Windows 11 is finally getting a feature I’ve been keenly awaiting since the OS was released – yes, a ‘never combine’ option is coming to the taskbar. Oh, a joyous and rapturous day indeed (ahem).
This is one of many changes brought forth with a new preview build (23466) in the Dev channel, and it has been previously speculated about in a number of leaks.
Turning on ‘never combine’ mode for the taskbar means that apps are always kept as individual entries on the bar, even when multiple copies of the same application are open at the same time.
With multiple instances of apps, by default Windows 11 stacks them up – combines them, so to speak – into one entry on the taskbar. Never combined, as the name suggests, means this doesn’t happen, and they all stay separate – and you can see the labels on those individual instances (telling you which web page is currently active, for example, in a browser window).
Not all testers will see this straightaway, Microsoft informs us, as it’s a gradual rollout. So even if you’re a Windows Insider hanging out in the Dev channel, it may still be some time before you receive the option.
Happiness is a non-combining taskbar
The introduction of the never combined option for the taskbar is a big one for me, as the lack of this feature is pretty much the biggest reason why I’ve not upgraded to Windows 11 yet. (There are other niggles, too, but let’s not stray off-topic).
That probably sounds a bit overblown, but seriously, stacking up apps on the taskbar is a deal-breaker as far as I’m concerned. I hate this way of working – it truly bugs me – so I was pretty mystified when Windows 11 turned up without never combine (as it’s known in Windows 10 – I’m not sure why it’s now ‘combined’ in Windows 11, but it doesn’t really matter).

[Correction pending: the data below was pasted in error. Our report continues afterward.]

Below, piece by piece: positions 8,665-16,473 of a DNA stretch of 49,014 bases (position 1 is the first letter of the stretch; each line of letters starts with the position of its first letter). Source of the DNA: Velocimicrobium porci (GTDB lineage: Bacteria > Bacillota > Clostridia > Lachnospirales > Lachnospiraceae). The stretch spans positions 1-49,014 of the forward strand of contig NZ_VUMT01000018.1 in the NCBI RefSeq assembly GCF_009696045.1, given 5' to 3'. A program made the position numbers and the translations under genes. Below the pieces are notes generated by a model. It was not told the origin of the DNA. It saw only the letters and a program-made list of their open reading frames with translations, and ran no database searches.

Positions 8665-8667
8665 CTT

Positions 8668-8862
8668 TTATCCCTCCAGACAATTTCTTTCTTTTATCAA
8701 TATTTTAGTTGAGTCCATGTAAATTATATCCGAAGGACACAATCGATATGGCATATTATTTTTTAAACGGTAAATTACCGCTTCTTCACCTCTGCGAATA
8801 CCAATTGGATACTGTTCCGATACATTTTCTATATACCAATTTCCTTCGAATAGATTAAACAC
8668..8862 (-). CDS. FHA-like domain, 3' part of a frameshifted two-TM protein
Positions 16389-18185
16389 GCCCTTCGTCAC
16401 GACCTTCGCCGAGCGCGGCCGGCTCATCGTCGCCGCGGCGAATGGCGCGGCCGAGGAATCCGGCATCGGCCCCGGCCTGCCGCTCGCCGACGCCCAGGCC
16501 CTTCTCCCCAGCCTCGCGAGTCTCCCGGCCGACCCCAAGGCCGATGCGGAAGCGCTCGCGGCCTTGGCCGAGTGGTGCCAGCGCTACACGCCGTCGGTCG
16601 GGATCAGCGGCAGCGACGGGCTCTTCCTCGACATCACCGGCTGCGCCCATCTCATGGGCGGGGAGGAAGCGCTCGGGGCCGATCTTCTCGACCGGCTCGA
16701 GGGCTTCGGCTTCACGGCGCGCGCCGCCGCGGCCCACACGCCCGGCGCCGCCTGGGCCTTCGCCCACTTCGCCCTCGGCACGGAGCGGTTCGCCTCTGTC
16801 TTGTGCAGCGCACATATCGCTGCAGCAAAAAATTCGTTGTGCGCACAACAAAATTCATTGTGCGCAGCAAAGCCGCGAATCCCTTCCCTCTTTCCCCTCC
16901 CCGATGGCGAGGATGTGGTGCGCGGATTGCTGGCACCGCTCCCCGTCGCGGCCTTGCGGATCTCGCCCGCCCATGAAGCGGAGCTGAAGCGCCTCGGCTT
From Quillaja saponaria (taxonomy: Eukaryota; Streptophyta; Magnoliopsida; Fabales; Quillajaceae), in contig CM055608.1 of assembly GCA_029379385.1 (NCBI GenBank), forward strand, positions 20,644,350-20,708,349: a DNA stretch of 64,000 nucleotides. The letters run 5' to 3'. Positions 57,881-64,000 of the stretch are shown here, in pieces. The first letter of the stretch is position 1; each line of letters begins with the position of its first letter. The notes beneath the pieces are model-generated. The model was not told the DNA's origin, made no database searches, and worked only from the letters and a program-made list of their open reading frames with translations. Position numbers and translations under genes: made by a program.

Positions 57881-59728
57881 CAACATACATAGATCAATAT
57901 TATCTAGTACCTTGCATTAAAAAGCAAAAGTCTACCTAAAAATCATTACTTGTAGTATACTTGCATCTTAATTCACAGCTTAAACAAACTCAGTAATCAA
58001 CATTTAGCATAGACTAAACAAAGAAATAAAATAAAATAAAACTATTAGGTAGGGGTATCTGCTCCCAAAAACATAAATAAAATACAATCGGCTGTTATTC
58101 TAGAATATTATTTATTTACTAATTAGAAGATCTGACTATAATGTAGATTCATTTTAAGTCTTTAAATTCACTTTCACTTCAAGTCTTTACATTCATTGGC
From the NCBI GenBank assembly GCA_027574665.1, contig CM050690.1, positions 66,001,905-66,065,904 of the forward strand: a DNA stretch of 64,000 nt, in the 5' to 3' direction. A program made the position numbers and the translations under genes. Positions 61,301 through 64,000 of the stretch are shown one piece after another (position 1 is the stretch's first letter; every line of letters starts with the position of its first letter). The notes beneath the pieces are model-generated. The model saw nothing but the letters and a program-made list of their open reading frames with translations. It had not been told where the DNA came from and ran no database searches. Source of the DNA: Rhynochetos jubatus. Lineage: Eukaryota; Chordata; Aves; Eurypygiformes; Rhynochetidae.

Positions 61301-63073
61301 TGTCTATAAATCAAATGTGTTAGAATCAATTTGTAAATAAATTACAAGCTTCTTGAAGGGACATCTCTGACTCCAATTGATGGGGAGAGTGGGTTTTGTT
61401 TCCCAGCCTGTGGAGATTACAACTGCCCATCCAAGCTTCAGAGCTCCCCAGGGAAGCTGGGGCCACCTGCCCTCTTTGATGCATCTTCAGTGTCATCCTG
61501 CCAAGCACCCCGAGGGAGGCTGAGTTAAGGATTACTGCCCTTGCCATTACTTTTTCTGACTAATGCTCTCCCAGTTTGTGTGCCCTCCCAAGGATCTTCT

It’s never a good idea to remove choice as far as I’m concerned, but Microsoft didn’t do this out of some arbitrary desire, we were told. The chatter from the usual insider sources suggested that adding what seems like a simple bit of functionality on the face of it was actually a pretty complex issue around how the interface of the latest OS was built from the ground up.
I’m not sure how far I buy into that, but I can accept the basic premise. I just can’t understand why it has taken so very long for Microsoft to introduce this for Windows 11 – clearly, it was pretty far down whatever interface priority lists were drawn up internally.
But hey, it’s here now, if only in testing. Hopefully, Microsoft will manage to push this change through in the big update at the end of the year (23H2). After all, the groundwork should’ve been the hard bit here, so honing the feature shouldn’t be that much of a task. I hope.
Then I can fire up that Windows 11 upgrade, finally, and get with the OS times. This feels a bit more like a pressing need following the announcement that Windows 10 won’t get any more features at all (save minor tweaks – there’ll be no 23H2 update for the older operating system, as you may recall).